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Football Ghana


in the Arabian Gulf instead. Upsetting the six-year trajectory of


performance by hiring yet another Euro- pean coach, with no knowledge of African football or the cultural peculiarities of Ghanaian players, a difficulty that Raje- vac needed time to overcome, is a gamble that could put Ghana’s hard-earned suc- cess at risk. “Every time you take on a new coach,


it is a risk,” Nyantakyi admits. “But looking at Stefanovic and compar-


ing him with Milovan, he is better in terms of his track record… We need to stand behind the new coach, give him all the support required, as we did for Milovan, and the sky will be the limit.” But with no team ever having won the


World Cup with a non-national as coach and the Black Stars winning their last Af- rican title, in 1982, with a local manager, Fred Osam Duodu, in charge, why has the GFA seemingly discriminated against its own, as the last four coaches of the national team – Djukovic, Frenchman Claude Le Roy, Rajevac and new man Stefanovic – have all been white Euro- peans? “It’s not true [that the GFA discrimi-


nates against local coaches],” Nyantakyi argues. “We have confidence in the abil- ity of Ghanaian coaches. Apart from the senior national team, all the others are manned by Ghanaians. Tere is no delib- erate policy of the GFA to exclude blacks or Ghanaians from gaining access to senior coaching positions. “Over the past five years, we have


noticed that one of the reasons that our brothers have been unable to take up the position is due to a lack of requisite qualifi- cations. We have organised a lot of courses for our coaches, in order for them to ac- quire the relevant skills, so that they can eventually take up the position. “When we have equipped them with all


the skills, I expect that a Ghanaian will be in charge of the national team by the next time the World Cup is in Europe [the 2018 World Cup finals in Russia].”


Effervescence of youth Besides the administrative stability at the GFA, which has provided a platform for the implementation of a blueprint for Gha- naian football, another key factor that has contributed to the country’s football renaissance – and their creditable per-


88 | March 2011 New African


we need to stand behind Goran Stefanovic, as we did with Milovan, and the sky will be the limit” - Kwesi Nyantakyi


formance at the 2010 World Cup – was the bold decision to infuse youth into the Black Stars. Rajevac included several players from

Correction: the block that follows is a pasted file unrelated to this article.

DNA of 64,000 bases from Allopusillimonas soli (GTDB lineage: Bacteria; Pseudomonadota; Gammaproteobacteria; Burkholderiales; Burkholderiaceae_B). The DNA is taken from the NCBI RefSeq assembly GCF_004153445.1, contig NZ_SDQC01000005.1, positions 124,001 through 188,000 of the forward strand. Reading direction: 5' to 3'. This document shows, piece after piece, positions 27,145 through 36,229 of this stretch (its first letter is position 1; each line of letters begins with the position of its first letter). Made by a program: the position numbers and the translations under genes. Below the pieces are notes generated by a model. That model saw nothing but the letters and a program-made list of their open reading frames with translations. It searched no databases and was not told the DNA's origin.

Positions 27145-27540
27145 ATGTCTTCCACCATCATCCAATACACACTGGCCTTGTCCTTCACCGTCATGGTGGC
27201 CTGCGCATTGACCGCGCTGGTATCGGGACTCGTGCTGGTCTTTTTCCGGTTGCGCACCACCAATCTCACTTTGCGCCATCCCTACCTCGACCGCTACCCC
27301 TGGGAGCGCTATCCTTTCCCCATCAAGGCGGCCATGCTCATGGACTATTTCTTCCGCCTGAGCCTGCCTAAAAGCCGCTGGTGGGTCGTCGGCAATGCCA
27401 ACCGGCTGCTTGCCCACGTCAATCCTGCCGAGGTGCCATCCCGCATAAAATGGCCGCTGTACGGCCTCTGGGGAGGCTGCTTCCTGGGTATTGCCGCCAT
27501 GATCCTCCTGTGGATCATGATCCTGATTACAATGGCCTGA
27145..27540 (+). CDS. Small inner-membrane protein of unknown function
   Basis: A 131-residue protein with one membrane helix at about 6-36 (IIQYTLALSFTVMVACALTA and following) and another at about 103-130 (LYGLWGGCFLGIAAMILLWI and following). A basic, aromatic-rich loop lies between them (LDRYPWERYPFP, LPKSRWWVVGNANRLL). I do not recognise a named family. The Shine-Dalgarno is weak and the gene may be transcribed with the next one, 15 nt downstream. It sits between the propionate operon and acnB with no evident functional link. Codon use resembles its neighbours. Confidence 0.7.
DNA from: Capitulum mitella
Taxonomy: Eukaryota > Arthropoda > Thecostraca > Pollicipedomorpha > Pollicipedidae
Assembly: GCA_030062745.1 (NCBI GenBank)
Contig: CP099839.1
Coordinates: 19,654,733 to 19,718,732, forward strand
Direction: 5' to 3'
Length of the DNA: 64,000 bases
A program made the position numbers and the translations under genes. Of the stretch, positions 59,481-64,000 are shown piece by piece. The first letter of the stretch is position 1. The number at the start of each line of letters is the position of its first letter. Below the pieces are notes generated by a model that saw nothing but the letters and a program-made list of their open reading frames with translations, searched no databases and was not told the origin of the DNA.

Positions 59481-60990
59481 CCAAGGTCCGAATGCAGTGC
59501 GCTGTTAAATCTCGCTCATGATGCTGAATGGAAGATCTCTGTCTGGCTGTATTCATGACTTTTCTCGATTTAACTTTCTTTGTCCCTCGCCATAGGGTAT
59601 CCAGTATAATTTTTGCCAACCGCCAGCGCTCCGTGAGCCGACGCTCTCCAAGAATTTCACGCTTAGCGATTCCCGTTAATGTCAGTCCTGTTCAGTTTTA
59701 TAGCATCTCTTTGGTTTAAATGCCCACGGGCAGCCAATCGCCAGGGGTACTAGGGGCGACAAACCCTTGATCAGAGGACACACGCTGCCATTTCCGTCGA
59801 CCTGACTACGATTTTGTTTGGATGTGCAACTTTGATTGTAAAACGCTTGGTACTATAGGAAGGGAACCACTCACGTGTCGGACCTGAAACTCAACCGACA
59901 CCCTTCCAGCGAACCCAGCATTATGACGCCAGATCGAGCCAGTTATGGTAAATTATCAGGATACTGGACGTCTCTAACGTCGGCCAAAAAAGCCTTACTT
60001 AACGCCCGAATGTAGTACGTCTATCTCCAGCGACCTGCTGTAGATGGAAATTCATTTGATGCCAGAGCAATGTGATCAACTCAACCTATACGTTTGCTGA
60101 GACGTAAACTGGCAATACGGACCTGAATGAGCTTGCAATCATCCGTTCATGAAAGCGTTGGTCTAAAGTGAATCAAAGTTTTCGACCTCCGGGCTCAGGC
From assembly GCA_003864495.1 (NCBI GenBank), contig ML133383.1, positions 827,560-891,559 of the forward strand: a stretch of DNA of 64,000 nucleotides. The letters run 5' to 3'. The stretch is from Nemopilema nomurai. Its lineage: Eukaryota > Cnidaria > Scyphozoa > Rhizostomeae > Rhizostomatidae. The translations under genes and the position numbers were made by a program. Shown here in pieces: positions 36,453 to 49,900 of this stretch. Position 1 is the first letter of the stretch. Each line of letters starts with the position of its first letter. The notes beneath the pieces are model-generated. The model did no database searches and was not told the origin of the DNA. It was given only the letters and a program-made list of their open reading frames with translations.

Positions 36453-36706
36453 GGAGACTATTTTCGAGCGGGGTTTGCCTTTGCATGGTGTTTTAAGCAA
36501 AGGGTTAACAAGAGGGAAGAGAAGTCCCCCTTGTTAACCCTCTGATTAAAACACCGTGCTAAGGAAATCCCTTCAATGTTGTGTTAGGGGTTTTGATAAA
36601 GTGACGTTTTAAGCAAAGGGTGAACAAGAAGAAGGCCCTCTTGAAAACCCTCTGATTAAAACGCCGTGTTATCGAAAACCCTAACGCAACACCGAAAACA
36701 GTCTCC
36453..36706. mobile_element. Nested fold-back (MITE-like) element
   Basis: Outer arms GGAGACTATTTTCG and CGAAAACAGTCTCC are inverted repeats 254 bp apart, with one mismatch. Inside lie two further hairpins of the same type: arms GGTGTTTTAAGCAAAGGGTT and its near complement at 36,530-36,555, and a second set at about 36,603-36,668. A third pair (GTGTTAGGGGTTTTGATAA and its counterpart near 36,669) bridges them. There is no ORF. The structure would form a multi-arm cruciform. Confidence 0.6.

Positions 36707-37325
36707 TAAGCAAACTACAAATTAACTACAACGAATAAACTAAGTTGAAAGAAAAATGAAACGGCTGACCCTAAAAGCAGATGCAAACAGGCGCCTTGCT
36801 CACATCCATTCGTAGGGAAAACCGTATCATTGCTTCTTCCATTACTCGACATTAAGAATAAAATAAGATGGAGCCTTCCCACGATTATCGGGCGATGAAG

the under-20 team, the Black Satellites – that historically won the 2009 World Youth Championship in Egypt – into the senior side that unexpectedly won a silver medal at the last Cup of Nations finals in Angola. With key players like defender John


Mensah and midfielders Sulley Muntari, Stephen Appiah and Michael Essien all absent from the last Nations Cup, few gave Ghana a chance of winning the tour- nament. But a young side with Kwadwo


Asamoah, Dominic Adiyiah and Dede Ayew, merging their prodigious talent with the experience of Asamoah Gyan and Matthew Amoah came close, defying the odds to reach the final. Although they lost to a vastly superior


Egyptian side, the Black Stars displayed character, beating Angola and arch-rivals


Nigeria, which took far more experienced players to the tournament, along the way. “Football is about youth. And Gha-


na took the bold but right step to infuse young players into their team,” says Ma- madou Gaye, the SuperSport analyst, known for making precise and blunt com- ments on the state of the African game. “Rather than rely on old players, Raje-


vac was courageous enough to put young talent in the Nations Cup squad. Many people thought the coach was taking a huge risk. But it paid off in Angola and it certainly paid off at the World Cup, where they put up a good performance. “It is important that other African


countries follow the Ghanaian example. If we do not give the talented youth a chance to play at the top level, how will they develop into top players?” Gaye asks.


The burden of success Although the Black Stars returned home to a rapturous welcome in Accra, follow- ing their World Cup performance, it has


“ When you take on a new coach, it is a risk, but


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